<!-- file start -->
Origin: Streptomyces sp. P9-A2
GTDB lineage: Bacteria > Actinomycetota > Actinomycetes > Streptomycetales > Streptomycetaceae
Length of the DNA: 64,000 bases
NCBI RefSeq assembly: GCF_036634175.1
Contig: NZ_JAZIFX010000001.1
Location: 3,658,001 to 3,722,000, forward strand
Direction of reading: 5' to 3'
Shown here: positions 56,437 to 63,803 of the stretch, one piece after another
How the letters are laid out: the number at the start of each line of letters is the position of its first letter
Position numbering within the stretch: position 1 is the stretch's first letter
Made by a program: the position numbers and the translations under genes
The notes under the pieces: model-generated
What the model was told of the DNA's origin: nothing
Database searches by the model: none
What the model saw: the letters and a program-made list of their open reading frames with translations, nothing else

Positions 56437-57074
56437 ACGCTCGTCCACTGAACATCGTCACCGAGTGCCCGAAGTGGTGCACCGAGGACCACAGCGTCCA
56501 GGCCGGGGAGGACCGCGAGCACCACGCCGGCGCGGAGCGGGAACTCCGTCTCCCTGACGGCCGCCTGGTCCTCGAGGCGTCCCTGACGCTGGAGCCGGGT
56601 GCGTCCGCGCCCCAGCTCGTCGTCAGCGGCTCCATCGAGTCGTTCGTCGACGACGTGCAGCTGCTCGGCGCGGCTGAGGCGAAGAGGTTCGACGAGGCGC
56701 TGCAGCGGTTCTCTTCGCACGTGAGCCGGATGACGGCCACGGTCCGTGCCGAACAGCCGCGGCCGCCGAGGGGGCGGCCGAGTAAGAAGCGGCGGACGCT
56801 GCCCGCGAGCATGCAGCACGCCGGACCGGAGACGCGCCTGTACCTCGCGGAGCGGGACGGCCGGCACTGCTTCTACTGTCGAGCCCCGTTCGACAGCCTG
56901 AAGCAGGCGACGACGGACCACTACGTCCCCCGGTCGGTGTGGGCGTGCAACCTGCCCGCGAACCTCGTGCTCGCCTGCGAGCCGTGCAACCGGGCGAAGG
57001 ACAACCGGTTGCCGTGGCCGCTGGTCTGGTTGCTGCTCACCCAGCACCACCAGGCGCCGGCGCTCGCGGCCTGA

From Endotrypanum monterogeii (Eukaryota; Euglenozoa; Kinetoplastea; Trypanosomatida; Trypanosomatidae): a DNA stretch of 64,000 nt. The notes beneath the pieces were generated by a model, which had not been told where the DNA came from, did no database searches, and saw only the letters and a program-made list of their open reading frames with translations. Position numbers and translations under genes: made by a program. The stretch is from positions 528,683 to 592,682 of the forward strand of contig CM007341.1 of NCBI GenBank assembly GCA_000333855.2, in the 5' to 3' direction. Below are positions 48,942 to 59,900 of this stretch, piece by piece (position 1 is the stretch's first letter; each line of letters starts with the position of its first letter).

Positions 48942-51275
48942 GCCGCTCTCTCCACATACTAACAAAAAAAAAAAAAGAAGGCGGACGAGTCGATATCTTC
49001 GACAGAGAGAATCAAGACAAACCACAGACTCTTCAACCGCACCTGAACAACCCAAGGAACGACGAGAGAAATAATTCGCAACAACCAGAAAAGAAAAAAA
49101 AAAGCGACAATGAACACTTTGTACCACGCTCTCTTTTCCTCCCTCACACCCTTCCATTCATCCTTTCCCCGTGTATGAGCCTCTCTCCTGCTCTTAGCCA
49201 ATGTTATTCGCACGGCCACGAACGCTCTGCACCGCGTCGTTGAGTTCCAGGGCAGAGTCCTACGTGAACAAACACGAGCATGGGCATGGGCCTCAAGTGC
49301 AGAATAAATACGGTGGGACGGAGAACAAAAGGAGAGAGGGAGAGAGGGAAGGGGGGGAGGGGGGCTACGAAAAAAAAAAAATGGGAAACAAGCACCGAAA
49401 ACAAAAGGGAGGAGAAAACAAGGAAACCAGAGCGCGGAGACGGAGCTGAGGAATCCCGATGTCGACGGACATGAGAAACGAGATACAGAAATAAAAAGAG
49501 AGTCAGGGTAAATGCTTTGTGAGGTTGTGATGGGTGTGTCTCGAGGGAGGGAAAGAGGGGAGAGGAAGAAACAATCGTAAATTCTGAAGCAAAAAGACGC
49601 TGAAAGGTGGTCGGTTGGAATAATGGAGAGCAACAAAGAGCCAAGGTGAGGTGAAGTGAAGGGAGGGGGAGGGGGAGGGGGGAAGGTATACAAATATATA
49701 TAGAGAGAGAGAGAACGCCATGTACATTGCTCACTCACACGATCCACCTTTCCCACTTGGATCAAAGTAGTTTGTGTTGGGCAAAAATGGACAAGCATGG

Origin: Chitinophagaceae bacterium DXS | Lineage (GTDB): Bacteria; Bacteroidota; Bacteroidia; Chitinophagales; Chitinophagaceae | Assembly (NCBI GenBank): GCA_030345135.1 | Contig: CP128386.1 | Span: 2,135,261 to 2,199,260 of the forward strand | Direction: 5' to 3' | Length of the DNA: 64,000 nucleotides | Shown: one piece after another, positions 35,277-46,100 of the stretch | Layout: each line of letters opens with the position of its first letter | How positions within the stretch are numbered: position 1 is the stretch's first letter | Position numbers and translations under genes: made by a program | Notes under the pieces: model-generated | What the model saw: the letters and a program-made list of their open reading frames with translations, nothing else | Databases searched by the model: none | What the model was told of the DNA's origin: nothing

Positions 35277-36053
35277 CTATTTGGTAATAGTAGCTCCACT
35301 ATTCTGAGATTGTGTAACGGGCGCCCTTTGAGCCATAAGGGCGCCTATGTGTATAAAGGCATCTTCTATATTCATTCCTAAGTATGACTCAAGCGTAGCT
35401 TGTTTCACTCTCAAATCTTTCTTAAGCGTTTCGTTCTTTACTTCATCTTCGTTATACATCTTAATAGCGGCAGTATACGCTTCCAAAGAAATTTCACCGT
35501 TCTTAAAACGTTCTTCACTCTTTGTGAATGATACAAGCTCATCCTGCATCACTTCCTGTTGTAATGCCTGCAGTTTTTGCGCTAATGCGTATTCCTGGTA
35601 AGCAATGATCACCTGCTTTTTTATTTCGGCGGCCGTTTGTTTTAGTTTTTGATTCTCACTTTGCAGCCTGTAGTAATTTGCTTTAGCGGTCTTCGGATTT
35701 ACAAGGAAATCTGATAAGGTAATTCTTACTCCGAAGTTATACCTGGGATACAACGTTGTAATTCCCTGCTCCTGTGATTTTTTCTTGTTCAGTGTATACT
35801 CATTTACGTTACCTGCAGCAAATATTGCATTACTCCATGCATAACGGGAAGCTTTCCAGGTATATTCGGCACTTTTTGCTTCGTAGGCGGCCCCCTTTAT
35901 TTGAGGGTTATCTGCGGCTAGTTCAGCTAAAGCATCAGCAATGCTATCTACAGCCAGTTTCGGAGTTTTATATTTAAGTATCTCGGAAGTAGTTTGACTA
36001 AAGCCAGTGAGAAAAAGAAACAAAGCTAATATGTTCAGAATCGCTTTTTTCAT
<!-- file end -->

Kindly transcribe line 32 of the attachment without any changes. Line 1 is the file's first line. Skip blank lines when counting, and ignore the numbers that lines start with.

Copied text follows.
49501 AGTCAGGGTAAATGCTTTGTGAGGTTGTGATGGGTGTGTCTCGAGGGAGGGAAAGAGGGGAGAGGAAGAAACAATCGTAAATTCTGAAGCAAAAAGACGC